By Ella Rolfe, Ella Rolfe.
Recent curbs on civil liberties are attempts to grasp slipping control over population
While Pakistan may seem to be descending into a pitched battle between state and Taliban, the current power relations are much more nuanced than this. To be sure, the Pakistani authorities are engaged in a large military operation against the Taliban in the country's north-western tribal areas; but there is a power struggle within the Pakistani polity as well. And the army, not the civilian government, is firmly in charge of efforts against militancy.
The government, meanwhile, seems to be clutching at straws to retain an impression of its control over the population. This is reflected in recent government orders, which contribute to a growing erosion of civil liberties. But the government is simply taking advantage of a prevailing, army led narrative of Pakistani resolve against the Taliban, using this where it can to restrict citizens. Some of the government's orders can be seen as an attempt to salvage control in a situation where it is decidedly the supporting act.
Despite earlier opposition to the current anti-Taliban operation in South Waziristan, the army has now committed to it and has apparently had some successes. On October 24 it claimed to have captured the hometown of Pakistani Taliban leader Hakimullah Mehsud.
The fact that the operation did not begin until the army was ready, despite repeated government statements that it was imminent, illustrates the long-entrenched dominance of Pakistan's military. Although there is now an elected civilian government, the country is still adapting after a nine-year spell of military rule under ex-General Pervez Musharraf – the latest in a series of military dictatorships which have taken up much of Pakistan's 62 year history.
The government has presented a much less well organised approach than the army since the beginning of the operation, and seems almost flighty at times. Following the bombing of the Islamic University in the capital Islamabad on October 20, it ordered the closure of all schools nationwide for the rest of the week. This was possibly an over reaction to the bombing of one large, high-profile university in the federal capital - especially given that it did not order the closure of schools in Swat when a significant proportion of them were being bombed by the Taliban last spring. Madrassas – still governed by independent boards despite the government's efforts to regulate them – mostly remained open. During the period of closure I visited a madrassa in Karachi, where all seemed to be going on as normal.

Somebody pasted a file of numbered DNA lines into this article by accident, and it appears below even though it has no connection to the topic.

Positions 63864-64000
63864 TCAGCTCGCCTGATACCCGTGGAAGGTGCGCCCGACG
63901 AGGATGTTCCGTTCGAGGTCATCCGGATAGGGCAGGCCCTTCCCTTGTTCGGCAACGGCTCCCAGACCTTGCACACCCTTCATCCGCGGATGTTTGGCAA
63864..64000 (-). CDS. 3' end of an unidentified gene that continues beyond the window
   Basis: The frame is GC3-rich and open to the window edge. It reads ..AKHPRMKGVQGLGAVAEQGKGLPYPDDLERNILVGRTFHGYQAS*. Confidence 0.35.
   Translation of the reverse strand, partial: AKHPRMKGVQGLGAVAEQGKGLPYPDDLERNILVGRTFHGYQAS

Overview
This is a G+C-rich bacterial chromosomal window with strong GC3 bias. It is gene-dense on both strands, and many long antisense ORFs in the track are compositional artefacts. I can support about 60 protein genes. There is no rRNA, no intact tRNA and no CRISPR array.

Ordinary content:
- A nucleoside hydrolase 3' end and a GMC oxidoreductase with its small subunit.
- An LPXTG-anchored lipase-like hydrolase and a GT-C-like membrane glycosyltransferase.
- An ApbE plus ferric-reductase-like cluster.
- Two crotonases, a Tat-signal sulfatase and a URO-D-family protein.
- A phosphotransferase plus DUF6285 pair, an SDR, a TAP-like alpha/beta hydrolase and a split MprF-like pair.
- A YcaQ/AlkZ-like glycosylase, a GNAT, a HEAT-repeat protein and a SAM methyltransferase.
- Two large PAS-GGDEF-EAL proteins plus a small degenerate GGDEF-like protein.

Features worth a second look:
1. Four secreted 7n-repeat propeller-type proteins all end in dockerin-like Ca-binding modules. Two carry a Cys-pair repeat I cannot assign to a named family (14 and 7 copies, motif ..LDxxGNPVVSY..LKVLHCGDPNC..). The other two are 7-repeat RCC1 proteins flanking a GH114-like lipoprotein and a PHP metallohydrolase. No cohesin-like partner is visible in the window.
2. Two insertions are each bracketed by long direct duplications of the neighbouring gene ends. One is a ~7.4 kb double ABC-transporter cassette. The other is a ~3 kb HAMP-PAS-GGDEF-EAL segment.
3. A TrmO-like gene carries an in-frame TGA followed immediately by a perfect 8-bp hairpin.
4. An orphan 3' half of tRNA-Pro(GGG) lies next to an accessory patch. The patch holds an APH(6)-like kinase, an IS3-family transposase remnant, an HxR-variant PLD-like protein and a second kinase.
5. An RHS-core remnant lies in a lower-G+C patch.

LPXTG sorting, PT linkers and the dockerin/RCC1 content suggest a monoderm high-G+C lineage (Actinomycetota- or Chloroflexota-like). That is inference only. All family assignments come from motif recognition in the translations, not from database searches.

The government's apparent lack of control over the narrative of state action was highlighted by the army's announcement, through its press wing the Inter Services Public Relations (ISPR), that state schools would re-open the Monday after the university bombing. The government was at that time still saying that the decision on schools would be taken after it had concluded a security review. In another example a few days later, the local government in Bajaur agency on the Afghan border claimed that two major Taliban commanders had been killed in a US drone attack. The army quickly retorted that they had in fact been killed by the detonation of a truck laden with explosives.
Some of the government's actions recently have been commendable. For instance, there was news from Karachi last week of a foiled bombing attempt, as bomb disposal personnel found and removed a 'suspicious device' attached to a car.
But the schools issue shows a government more ready to make orders than to take action. It has now ordered all schools, when they reopen, to increase the height of their walls to a minimum height and hire guards. It has not said it will provide any help with this.
And some government orders seem likely to be neither effective nor necessary. In mid October some provincial governments imposed a ban on pillion riding on motorbikes in most major cities, apparently to reduce suicide bombings. The ban exempts the disabled and women, who form a large proportion of those riding behind the drivers of motorbikes. Although women bombers are still rare in Pakistan so their exemption may not make the ban completely pointless, it does make it seem a slightly arbitrary measure. The ban did not prevent the drive-by shooting of a high ranking army officer in Islamabad on October 22, by two men on a motorbike.